Just days after marrying Sheriff Paul Davidson, Anna Pigeon moves to Colorado to assume her new post as district ranger at Rocky Mountain National Park.
In Barr's taut 13th thriller to feature Anna Pigeon (after 2004's High Country), the 50-ish National Park Service ranger leaves her new husband, Paul, back in Mississippi, to assume a new post in Colorado's Rocky Mountain National Park, where she encounters a serial killer and a strong, determined woman, Heath Jarrod, much like herself. Heath, a former ice climber now confined to a wheelchair after a near-fatal fall, feels depressed, isolated and helpless. She's camping in the national park with her physician, who's also her aunt, when a pair of battered young girls, two of three missing from a nearby religious retreat, appear at the campsite. Heath and Anna at first dislike one another, but join forces to break the silence enforced by the retreat's domineering head and discover why the youngsters vanished, who took them, where they were and what happened to the third girl. Barr skillfully weaves contemporary issues of parental responsibility, religious and political separatism, and sexual abuse into her harrowing story. She carefully sets the scene in the first part of the book, which builds to a spectacular climax that pits Anna against evil incarnate. Noted for her precise plotting and atmospheric descriptions of nature, Barr again proves her skill in putting believable characters in peril against a backdrop of breathtaking scenery. Agent, Dominick Abel. National author tour. (Mar. 24) Copyright 2005 Reed Business Information. -- PUBLISHERS WEEKLY.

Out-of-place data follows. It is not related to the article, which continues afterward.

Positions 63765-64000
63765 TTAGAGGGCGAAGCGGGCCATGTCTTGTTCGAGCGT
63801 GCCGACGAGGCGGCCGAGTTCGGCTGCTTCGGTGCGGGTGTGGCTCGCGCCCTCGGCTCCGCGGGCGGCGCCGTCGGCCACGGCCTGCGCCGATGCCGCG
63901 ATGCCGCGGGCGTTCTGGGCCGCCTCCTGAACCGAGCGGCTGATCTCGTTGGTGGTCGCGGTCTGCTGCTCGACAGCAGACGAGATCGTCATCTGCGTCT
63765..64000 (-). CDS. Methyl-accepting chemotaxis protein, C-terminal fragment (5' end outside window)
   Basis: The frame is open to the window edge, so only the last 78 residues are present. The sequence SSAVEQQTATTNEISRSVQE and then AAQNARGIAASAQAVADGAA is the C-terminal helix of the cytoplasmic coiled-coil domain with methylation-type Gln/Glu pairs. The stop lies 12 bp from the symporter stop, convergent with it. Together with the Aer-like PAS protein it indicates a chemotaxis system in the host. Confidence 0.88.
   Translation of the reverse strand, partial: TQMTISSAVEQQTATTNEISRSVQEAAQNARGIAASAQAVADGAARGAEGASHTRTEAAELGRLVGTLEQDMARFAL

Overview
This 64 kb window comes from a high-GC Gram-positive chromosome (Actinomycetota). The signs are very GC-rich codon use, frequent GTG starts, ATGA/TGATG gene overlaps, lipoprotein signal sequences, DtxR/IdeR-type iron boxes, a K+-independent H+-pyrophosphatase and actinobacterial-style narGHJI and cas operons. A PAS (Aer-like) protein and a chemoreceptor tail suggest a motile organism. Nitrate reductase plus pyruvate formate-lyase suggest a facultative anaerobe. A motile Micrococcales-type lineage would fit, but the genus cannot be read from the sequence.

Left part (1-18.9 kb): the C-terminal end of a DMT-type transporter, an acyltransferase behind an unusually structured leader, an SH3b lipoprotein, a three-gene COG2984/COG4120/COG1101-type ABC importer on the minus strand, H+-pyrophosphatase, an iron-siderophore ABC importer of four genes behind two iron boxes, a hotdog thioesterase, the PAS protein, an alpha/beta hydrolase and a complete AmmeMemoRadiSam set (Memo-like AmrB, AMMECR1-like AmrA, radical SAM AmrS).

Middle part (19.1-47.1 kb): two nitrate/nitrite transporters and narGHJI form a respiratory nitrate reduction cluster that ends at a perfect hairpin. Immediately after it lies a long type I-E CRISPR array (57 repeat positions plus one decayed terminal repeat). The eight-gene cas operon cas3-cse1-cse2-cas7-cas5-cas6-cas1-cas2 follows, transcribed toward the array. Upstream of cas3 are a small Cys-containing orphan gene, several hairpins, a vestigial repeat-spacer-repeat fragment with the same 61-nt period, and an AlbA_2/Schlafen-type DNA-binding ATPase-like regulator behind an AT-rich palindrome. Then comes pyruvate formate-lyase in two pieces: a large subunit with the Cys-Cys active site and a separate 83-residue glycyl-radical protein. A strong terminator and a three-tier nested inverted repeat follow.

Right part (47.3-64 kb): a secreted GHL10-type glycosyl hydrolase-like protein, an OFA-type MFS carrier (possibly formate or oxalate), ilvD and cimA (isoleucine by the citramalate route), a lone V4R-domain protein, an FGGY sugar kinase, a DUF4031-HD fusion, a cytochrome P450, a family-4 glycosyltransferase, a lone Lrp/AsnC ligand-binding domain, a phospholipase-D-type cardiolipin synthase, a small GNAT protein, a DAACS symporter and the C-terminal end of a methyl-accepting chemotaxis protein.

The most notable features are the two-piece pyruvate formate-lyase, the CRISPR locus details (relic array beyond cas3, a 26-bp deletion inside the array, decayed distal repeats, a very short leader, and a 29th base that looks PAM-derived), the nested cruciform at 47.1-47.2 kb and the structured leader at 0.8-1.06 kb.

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February 06, 2006
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Excerpt from Hard Truth by Nevada Barr
Jiminy Christmas!" Heath resisted the call of stronger language out of respect for her aunt's southern sensibilities. "Cross them or fold them or something. Don't just leave them laying there like a couple of dead carp." Heath looked away from her legs. Though they were tidily covered in denim trousers and, to all intents and purposes, looked like the legs of any seated, trim, forty-one-year-old woman, she couldn't bear the sight of them.
"How about I pretzel them?" Gwen said, turning from the campground's specially designed picnic table where she was setting out a plate on the specially designed end so Heath's specially designed wheelchair would roll under oh-so-specially. "Why don't you get Wiley to do it? He's a highly trained helper."
Heath looked to where the dog lay under the table watching a momma mallard and her three late-season ducklings with an evil glint in his eyes. He was originally named Prince Theo III but she and her aunt called him Wiley because of an uncanny resemblance he bore to the cartoon coyote after a run-in with roadrunners and sticks of TNT.